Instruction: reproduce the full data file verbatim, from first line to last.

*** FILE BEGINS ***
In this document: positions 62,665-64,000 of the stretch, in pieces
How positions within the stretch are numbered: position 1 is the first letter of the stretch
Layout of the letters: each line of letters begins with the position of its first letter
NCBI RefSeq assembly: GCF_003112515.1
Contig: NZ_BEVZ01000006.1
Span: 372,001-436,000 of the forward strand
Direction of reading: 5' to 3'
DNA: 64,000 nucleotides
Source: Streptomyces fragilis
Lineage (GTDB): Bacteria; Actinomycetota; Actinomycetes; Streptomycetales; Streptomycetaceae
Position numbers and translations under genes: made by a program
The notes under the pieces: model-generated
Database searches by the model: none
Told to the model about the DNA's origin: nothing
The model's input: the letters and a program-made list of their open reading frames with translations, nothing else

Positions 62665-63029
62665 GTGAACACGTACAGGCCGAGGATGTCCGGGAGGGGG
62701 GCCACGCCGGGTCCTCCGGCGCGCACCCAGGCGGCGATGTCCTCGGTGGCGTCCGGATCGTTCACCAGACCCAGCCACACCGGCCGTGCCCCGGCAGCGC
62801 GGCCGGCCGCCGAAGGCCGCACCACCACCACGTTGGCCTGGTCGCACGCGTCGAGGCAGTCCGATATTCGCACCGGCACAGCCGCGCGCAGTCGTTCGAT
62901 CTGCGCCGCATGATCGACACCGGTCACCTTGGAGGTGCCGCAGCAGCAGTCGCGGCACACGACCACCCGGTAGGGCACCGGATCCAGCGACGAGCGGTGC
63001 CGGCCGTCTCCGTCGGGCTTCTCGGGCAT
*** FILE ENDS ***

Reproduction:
In this document: positions 62,665-64,000 of the stretch, in pieces
How positions within the stretch are numbered: position 1 is the first letter of the stretch
Layout of the letters: each line of letters begins with the position of its first letter
NCBI RefSeq assembly: GCF_003112515.1
Contig: NZ_BEVZ01000006.1
Span: 372,001-436,000 of the forward strand
Direction of reading: 5' to 3'
DNA: 64,000 nucleotides
Source: Streptomyces fragilis
Lineage (GTDB): Bacteria; Actinomycetota; Actinomycetes; Streptomycetales; Streptomycetaceae
Position numbers and translations under genes: made by a program
The notes under the pieces: model-generated
Database searches by the model: none
Told to the model about the DNA's origin: nothing
The model's input: the letters and a program-made list of their open reading frames with translations, nothing else

Positions 62665-63029
62665 GTGAACACGTACAGGCCGAGGATGTCCGGGAGGGGG
62701 GCCACGCCGGGTCCTCCGGCGCGCACCCAGGCGGCGATGTCCTCGGTGGCGTCCGGATCGTTCACCAGACCCAGCCACACCGGCCGTGCCCCGGCAGCGC
62801 GGCCGGCCGCCGAAGGCCGCACCACCACCACGTTGGCCTGGTCGCACGCGTCGAGGCAGTCCGATATTCGCACCGGCACAGCCGCGCGCAGTCGTTCGAT
62901 CTGCGCCGCATGATCGACACCGGTCACCTTGGAGGTGCCGCAGCAGCAGTCGCGGCACACGACCACCCGGTAGGGCACCGGATCCAGCGACGAGCGGTGC
63001 CGGCCGTCTCCGTCGGGCTTCTCGGGCAT